Today, October 4, at the 17th Conference of the Parties in Johannesburg, CITES adopted a formal position on hunting trophies. The resolution recommends that countries fulfill certain standards and procedures – many of which have long been practiced by the hunting community – when deciding whether to issue export and import permits for hunting trophies of CITES-listed species. For example, hunting of some species “should produce conservation benefits” before trade is allowed. Even though some countries might try to use this provision to delay or prevent importation of certain species, the resolution provides balance by also recommending that importing countries thinking of blocking imports “consider the contribution of hunting to species conservation and socio-economic benefits, and its role in providing incentives for people to conserve wildlife.”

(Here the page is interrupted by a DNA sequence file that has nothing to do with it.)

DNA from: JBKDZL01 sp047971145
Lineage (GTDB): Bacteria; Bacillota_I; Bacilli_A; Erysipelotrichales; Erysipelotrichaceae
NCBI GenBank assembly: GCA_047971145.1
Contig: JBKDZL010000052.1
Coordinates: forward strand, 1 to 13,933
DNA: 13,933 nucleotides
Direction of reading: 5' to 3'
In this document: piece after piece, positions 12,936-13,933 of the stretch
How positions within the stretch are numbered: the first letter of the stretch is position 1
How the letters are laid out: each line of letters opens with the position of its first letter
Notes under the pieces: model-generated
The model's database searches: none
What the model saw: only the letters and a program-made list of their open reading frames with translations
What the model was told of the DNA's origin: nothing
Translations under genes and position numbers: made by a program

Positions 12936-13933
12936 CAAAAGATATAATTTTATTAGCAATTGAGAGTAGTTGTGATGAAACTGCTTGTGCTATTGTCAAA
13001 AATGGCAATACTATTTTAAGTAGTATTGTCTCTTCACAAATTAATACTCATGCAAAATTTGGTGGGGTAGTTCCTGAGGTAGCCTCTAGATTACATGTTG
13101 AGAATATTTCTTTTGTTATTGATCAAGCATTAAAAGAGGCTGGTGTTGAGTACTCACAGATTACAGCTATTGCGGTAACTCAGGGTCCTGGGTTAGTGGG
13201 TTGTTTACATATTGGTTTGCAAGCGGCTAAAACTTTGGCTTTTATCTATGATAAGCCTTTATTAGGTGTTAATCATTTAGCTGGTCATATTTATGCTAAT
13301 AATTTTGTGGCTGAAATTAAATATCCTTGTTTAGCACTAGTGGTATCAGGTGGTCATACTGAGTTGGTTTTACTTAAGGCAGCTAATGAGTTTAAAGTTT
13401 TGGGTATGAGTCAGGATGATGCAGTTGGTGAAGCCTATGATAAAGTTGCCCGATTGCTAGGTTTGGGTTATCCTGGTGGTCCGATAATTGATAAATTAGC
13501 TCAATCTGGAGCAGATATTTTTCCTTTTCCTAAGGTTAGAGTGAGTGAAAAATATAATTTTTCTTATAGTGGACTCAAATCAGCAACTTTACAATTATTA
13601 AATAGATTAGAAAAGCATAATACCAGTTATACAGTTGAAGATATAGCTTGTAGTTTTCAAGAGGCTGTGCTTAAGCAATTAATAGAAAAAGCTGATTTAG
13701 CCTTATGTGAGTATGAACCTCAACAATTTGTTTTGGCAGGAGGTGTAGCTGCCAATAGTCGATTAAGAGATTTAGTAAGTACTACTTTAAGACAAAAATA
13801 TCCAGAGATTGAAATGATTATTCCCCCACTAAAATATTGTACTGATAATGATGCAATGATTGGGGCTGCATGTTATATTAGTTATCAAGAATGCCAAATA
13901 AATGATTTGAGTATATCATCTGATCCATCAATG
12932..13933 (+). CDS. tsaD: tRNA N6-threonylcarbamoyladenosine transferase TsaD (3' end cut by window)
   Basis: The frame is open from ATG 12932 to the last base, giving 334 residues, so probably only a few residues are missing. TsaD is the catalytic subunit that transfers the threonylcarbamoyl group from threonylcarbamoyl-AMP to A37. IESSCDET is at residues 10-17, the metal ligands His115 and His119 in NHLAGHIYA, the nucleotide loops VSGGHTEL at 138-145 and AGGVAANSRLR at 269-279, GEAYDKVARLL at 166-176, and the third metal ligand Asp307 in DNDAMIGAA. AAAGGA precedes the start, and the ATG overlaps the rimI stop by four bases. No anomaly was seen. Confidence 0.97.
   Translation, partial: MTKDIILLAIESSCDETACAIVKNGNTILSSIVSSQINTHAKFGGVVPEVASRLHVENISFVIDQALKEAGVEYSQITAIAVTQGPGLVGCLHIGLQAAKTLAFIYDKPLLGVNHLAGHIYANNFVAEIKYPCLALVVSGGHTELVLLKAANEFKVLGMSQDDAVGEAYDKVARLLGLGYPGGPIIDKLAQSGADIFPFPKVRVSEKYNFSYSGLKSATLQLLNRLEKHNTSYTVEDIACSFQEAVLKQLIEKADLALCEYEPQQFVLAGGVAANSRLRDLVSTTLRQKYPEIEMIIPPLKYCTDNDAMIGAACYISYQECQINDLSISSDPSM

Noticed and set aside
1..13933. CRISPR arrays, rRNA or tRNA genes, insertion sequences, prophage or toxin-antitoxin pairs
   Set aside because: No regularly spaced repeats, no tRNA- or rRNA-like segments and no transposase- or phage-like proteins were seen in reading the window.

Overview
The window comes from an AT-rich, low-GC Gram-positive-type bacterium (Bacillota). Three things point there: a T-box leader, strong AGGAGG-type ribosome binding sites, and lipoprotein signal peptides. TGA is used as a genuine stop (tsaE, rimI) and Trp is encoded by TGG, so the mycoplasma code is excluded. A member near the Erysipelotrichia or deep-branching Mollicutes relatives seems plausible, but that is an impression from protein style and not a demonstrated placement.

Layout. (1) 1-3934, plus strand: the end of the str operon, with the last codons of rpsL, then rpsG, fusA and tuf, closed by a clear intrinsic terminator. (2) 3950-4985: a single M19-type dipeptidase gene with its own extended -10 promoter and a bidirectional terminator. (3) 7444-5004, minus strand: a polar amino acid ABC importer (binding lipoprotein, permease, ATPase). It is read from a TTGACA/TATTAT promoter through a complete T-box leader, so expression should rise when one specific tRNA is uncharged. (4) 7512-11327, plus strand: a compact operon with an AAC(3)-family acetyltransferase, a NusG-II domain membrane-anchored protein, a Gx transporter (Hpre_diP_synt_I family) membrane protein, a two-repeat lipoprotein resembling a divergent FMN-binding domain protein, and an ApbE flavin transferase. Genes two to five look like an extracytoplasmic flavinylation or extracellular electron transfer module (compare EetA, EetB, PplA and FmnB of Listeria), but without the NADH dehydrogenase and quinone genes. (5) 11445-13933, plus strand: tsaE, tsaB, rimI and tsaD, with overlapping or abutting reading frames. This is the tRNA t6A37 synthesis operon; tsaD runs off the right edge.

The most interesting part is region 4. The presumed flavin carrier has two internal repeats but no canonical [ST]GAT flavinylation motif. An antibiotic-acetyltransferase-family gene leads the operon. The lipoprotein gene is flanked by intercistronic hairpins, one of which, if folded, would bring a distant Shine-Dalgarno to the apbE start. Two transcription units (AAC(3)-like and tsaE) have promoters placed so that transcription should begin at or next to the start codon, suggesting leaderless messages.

At CITES 182 countries, advised by their scientists, recognized the benefits that trophy hunting provides for species conservation and community livelihoods, acknowledging that countries are the best protectors of their own wildlife. They have agreed that attaching economic value to wildlife contributes to conservation and sustainable use of species. CITES Parties know that hunters are true conservationists.